Seeing RedBy Radel Paredes
Cebu Daily News
I saw Red and he was in blue. Of course, if I were Raymund Red, I’d also avoid wearing red shirts as much as possible, especially if I were to appear in public for a serious event. I’d reserve the redundancy for Valentine’s Day parties.
The Filipino independent director, who was one of the few who first brought home the bacon (read: the Cannes trophy), recently came to our theater at the University of San Carlos College of Architecture and Fine Arts to attend the special screening of “Kamera Obskura”, his entry to this year’s Cinemalaya Film Festival.
Red, who has been making films since he was 17 years old, “came full circle” with this recent work, a silent feature shot almost entirely in black and white (“Kamera Obskura” was followed by a screening of Red’s first film “Magpakailanman”, also a silent black and white film shot with the Super 8 amateur camera.). This is one of the first paradoxes of the movie that Red returns to the film scene steeped in high-tech gadgetry with cinema that mimics its most primitive state: the black and white silent film.
And yet, it has to be shot and edited in state-of-the-art digital equipment that allows Red to imitate the scratchy texture, irregular hand-cranked motion, and slight constant flicker of ancient silent cinema. It is enough to convince (or fool) most of us whose only recollection of silent films were black and white Charlie Chaplin flicks we saw since childhood.
In fact, deliberate imitation seems to be the style of this film which tells the story of the discovery of a lost Filipino silent film that itself delves on how a prisoner in a “camera obscura”, the actual “dark room” where image from outside world is projected through a pinhole onto a wall, is led by this light to freedom. While straying into a photography studio, he finds himself possessed by the spirit of a magic camera, which gives him supernatural powers to fight evil (read: corrupt politicians).
The film opens with a color sequence with a group of film critics and journalists announcing in a press conference the discovery of the lost film apparently on TV, as it is shot in jerky handheld motion and has the coarse look of an amateur video.
This works like a prologue to the silent film, which also ends with a color epilogue showing, in an obvious quotation of Orson Welles’s “Citizen Kane”, the same group of journalists and critics discussing the missing end of the silent movie, their faces blackened by shadows from strong window backlighting.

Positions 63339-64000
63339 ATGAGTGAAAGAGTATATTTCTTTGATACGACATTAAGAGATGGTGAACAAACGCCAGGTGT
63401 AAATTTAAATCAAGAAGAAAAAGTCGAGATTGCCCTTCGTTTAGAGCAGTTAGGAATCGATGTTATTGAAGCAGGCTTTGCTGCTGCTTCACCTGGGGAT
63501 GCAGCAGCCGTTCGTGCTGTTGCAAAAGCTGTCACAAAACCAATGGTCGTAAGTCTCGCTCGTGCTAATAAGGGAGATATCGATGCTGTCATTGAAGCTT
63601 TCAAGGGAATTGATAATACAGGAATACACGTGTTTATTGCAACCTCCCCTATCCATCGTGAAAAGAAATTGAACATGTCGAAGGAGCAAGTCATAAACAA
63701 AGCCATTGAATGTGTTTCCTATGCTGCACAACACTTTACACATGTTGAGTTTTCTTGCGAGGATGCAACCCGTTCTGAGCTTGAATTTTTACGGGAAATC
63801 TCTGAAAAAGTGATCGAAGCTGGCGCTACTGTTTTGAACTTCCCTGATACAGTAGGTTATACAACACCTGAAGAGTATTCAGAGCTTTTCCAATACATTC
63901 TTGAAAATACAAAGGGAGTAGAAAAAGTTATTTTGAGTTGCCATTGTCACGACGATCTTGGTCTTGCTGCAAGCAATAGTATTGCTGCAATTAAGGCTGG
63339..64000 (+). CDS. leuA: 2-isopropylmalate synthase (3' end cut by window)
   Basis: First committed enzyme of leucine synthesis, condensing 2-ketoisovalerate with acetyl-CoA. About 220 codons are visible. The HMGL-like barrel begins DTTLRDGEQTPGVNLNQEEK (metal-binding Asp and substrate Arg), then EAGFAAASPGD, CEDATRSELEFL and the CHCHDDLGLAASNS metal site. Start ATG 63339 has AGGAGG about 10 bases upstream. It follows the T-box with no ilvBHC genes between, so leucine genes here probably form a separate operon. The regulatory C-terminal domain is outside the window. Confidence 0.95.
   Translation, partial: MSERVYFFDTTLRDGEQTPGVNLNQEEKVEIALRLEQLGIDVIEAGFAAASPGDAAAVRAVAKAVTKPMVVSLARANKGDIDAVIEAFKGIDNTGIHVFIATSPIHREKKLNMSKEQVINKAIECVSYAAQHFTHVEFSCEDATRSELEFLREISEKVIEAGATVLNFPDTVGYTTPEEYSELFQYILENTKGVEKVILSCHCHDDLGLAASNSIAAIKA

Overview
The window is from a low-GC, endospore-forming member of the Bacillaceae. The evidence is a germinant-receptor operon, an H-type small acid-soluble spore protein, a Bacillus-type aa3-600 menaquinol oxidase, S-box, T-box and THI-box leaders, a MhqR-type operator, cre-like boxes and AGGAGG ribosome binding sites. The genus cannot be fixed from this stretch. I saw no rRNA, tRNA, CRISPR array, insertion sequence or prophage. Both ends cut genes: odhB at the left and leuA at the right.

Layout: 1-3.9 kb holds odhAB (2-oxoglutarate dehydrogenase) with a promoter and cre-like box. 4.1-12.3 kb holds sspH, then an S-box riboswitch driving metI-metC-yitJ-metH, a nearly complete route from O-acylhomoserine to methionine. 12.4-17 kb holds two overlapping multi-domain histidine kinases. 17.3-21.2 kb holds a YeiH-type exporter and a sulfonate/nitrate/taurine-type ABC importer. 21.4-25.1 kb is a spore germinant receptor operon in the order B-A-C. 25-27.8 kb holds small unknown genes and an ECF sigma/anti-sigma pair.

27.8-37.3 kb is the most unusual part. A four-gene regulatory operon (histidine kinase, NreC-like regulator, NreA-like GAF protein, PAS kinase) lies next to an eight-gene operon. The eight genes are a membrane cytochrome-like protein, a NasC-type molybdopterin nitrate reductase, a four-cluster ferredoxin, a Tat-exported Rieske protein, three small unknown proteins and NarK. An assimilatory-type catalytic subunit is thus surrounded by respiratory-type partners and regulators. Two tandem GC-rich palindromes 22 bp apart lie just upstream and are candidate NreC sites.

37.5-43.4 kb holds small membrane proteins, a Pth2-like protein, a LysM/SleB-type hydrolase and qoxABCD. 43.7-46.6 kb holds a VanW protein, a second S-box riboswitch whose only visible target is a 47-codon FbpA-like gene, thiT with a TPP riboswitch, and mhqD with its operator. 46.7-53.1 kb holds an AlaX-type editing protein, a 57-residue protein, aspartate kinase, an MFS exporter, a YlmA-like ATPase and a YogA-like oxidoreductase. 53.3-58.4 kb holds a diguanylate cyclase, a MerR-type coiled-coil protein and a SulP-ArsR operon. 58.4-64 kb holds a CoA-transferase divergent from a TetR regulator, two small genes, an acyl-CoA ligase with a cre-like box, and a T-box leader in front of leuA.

Film buffs would have a lot of other déjà vu moments watching this “film-within-a-film”. The use of canted shots, distorted props, and “retro-futuristic setting” recall silent expressionist classics like Robert Weine’s “The Cabinet of Dr. Caligari”, Fritz Lang’s “Metropolis”; crude laser beams making villains disappear bring to mind B-movies; and even those gangster in white clothes and black suspenders somewhat hint of the bad boys in Stanley Kubrick’s “A Clockwork Orange”.
The allusions are deliberate, according to Red, as the whole film is his own tribute to the great auteurs and the art of cinema in general. “The last sequence is obviously a homage to Orson Welles,” he said. “It’s not imitation if it’s a homage.”
We saw the same approach of cinema parodying itself in such films as “Moulin Rouge”, which uses a series of quotations from earlier musicals. Red makes the same self-conscious allusions to the classics but without compromising the narrative for those who are not familiar with them.
Known for his historical features “Bayani” and “Sakay’, Red makes yet another film about Philippine history, a film commentary about how cinema, a potentially powerful medium for social change, has been used for political demagoguery.
It is thus an inquiry into the role of the filmmaker in a country where cinema is used, as in Plato’s allegory of the cave (in this case, the prison that is the camera obscura), to deceive people. And ironically, Red exploits this medium most effective for make-believe to make people aware of its dangers.
Thus, as in Plato’s story of the person who eventually emerged out of the cave to see the blinding reality that is his true origin, Red goes back to the impossible frontier of our lost cinema. There is nothing left of this glorious moment when our forebears were first thrilled by the magic of the moving pictures even if they were mostly in black and white and without sound.
Red could only make conjectures of them. And indeed, true to the Platonic notion of the artist, a filmmaker is only good at making illusions for the people. Still as Picasso would say, “art is a lie that makes you see the truth.”